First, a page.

The Founding Fathers may have imagined Bonner County when they proposed a government of the people, by the people and for the people. Because in this place where the children of loggers and children of the counterculture can hit the drive-through espresso stand on their way to a chain-saw carving contest, people by the score are running for office. A state high of 22 hopefuls have filed to run for office this year, including 14 for the County Commission and seven for sheriff. Tuesday's primary offers a number of contested races in North Idaho's rural counties.
News >  Idaho

Judge orders crematory to close

A home-based pet cremation business will have to shut down or move after a Kootenai County judge ruled last week that the operation, though valuable to society and holding a valid county permit, is not allowed in the rural subdivision where it is located. In his decision, 1st District Court Judge John Luster noted many subdivision residents — even those who sued their neighbors running Jam-Por Pet Cremations — routinely ignored covenants of the Homestead Meadows near Garwood. But, Luster wrote, Jam-Por clearly violates the covenant against "commercial activity" even though the term itself is legally ambiguous.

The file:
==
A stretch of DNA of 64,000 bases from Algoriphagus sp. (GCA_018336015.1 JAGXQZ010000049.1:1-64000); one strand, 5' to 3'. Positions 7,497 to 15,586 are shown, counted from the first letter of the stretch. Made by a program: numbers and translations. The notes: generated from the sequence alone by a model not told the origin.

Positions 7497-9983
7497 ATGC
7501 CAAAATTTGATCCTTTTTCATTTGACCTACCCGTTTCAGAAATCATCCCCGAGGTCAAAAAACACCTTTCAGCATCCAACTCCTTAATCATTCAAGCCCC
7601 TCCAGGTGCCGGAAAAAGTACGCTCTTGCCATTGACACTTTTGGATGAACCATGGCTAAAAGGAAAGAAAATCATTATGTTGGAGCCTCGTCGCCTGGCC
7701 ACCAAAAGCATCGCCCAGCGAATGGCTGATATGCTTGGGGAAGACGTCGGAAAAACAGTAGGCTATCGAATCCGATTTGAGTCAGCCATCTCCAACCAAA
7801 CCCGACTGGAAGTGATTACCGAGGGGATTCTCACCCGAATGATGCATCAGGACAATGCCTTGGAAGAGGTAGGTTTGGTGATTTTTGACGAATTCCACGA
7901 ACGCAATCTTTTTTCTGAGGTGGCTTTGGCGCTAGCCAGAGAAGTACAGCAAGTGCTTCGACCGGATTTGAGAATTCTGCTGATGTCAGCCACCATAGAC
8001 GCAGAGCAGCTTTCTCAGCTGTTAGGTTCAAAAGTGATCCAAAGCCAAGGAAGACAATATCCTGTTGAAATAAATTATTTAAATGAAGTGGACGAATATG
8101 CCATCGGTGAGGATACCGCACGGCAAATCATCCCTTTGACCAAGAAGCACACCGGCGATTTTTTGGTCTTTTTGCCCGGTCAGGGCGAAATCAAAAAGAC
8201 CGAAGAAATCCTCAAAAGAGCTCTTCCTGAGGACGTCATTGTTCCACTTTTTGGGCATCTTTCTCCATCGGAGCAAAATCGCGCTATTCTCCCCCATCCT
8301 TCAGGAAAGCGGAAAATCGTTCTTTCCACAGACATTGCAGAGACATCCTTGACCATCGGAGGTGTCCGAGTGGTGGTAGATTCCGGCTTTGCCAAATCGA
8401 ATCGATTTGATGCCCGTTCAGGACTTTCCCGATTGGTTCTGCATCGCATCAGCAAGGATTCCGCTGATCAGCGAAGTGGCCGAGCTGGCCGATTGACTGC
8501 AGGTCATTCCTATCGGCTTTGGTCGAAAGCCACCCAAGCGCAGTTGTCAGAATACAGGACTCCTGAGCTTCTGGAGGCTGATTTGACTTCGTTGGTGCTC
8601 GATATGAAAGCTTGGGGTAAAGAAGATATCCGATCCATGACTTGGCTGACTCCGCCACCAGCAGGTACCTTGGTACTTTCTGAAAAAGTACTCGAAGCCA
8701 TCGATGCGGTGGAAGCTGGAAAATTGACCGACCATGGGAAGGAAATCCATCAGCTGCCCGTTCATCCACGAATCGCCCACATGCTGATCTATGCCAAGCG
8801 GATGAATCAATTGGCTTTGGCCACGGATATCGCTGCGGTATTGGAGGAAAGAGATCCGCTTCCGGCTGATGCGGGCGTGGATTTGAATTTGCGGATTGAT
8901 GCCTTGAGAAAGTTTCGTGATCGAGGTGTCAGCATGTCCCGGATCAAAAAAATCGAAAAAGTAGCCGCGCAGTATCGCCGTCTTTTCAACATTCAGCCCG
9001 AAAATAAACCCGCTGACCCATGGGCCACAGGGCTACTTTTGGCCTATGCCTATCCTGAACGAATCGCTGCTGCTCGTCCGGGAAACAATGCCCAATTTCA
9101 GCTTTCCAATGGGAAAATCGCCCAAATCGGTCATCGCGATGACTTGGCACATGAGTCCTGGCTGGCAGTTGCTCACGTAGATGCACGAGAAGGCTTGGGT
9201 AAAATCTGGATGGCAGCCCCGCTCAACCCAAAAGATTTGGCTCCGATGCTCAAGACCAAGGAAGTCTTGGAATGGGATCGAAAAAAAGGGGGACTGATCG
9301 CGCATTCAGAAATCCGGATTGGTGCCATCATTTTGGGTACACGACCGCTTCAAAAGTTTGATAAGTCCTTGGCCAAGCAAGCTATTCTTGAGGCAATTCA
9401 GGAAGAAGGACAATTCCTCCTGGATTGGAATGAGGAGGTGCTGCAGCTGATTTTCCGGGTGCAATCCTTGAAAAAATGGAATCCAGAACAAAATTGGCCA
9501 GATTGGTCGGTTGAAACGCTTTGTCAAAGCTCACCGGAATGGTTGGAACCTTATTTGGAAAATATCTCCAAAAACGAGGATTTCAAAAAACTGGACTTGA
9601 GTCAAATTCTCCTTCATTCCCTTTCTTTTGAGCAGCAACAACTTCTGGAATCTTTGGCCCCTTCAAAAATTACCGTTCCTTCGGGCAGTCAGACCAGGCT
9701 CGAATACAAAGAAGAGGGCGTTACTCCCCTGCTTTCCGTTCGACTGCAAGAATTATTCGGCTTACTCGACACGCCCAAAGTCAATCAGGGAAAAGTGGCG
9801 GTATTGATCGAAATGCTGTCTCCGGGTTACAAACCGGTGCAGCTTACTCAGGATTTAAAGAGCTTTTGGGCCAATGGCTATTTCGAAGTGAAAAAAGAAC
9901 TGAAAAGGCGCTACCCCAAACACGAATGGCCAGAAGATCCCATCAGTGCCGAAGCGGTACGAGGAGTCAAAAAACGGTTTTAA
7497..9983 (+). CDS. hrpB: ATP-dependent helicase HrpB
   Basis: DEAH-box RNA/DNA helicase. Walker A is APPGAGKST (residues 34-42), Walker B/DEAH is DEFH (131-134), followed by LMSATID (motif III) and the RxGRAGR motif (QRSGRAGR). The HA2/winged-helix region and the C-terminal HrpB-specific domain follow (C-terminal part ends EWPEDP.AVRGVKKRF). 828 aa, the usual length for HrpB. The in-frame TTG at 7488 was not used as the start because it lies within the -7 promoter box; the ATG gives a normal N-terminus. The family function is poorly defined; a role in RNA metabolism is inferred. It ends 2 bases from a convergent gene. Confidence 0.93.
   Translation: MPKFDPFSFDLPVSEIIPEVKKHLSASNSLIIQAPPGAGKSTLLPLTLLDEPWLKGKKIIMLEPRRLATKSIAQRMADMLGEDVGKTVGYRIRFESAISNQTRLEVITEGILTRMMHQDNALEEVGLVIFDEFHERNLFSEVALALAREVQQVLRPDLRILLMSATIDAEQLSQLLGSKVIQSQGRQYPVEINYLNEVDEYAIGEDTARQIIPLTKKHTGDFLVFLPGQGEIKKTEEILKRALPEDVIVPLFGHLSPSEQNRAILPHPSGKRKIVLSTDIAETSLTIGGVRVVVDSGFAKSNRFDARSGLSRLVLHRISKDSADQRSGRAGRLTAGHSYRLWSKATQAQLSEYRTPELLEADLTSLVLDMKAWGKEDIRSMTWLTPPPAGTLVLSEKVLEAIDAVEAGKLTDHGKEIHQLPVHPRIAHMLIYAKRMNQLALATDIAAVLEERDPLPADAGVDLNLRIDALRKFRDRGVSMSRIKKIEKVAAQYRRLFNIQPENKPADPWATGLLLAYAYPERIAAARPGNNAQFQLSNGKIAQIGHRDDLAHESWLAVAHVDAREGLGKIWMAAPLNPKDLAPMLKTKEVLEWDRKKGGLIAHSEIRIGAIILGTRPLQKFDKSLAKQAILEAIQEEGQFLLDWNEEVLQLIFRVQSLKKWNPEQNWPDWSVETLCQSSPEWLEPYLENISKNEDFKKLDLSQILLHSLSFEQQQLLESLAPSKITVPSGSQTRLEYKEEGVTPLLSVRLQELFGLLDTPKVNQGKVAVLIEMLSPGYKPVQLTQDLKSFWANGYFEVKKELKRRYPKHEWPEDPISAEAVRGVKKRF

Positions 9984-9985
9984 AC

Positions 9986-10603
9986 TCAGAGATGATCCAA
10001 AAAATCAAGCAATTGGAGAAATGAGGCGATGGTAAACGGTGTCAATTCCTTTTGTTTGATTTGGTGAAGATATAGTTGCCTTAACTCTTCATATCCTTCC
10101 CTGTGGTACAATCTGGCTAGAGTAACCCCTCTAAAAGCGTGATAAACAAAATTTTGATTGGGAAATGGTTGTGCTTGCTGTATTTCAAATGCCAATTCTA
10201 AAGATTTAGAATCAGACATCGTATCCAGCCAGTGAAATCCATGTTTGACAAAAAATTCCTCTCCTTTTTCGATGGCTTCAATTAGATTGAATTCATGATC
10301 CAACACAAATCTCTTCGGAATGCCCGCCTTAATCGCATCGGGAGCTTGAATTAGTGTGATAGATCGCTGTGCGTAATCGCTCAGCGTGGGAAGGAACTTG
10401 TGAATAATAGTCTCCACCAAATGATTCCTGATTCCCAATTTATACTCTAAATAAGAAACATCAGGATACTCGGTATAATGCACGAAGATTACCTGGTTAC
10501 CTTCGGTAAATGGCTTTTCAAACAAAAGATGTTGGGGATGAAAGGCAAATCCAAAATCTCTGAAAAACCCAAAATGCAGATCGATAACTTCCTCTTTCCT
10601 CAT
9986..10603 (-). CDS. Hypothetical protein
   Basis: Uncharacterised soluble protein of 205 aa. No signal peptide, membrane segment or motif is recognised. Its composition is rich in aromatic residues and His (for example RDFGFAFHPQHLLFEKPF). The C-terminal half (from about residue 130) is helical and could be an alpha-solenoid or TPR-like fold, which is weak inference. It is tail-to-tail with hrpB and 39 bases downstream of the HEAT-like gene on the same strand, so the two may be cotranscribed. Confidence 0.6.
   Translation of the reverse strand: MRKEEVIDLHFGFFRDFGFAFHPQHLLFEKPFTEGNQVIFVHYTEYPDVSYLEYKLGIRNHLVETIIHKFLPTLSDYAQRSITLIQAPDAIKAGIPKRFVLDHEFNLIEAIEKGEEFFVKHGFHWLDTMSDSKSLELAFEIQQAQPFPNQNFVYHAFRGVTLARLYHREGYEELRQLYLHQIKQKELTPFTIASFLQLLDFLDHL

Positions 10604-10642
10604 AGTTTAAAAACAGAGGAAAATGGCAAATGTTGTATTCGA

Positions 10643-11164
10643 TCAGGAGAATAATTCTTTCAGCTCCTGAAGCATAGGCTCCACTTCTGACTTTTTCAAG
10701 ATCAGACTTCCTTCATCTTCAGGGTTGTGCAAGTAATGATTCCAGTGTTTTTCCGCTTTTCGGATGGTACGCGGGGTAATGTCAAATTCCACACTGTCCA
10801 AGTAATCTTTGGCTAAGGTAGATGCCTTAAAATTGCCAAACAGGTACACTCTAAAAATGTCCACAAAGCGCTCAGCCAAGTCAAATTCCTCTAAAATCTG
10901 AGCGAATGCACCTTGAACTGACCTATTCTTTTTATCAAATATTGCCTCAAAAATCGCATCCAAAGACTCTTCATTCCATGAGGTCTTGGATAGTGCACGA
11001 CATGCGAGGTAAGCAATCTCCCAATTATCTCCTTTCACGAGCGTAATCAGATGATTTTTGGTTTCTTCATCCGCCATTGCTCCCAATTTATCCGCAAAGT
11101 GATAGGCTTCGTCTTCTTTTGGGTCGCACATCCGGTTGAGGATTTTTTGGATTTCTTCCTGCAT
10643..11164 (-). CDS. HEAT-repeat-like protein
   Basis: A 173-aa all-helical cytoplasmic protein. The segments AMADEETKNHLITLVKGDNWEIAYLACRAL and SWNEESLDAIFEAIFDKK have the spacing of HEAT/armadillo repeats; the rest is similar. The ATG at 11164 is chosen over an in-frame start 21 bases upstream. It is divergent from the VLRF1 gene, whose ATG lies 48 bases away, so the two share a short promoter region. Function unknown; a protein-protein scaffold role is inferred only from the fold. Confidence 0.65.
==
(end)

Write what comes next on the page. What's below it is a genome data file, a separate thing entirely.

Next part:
News >  Idaho

Sheriff, prosecutor on Shoshone ballot

Shoshone County residents have a choice between insiders and outsiders when it comes to voting for sheriff and prosecuting attorney in the Tuesday primary, candidates in the contested races say. Sheriff Chuck Reynalds is seeking a second term and said his performance during the past four years is worth continued support. Bob Nelson, his challenger in the Democratic primary, said it's time for a fresh effort to fight a methamphetamine scourge in the county.
News >  Idaho

Two die in high-speed crash

Two area men were killed Tuesday morning in a horrific crash when a pickup truck and an SUV hit head-on at highway speeds just four miles south of Coeur d'Alene where U.S. Highway 95 climbs over the Mica Grade. "There are no marks of evasion. No skid marks," Idaho State Police Trooper Jerry Stemm said, standing with other troopers and emergency workers amid a scene of tangled metal.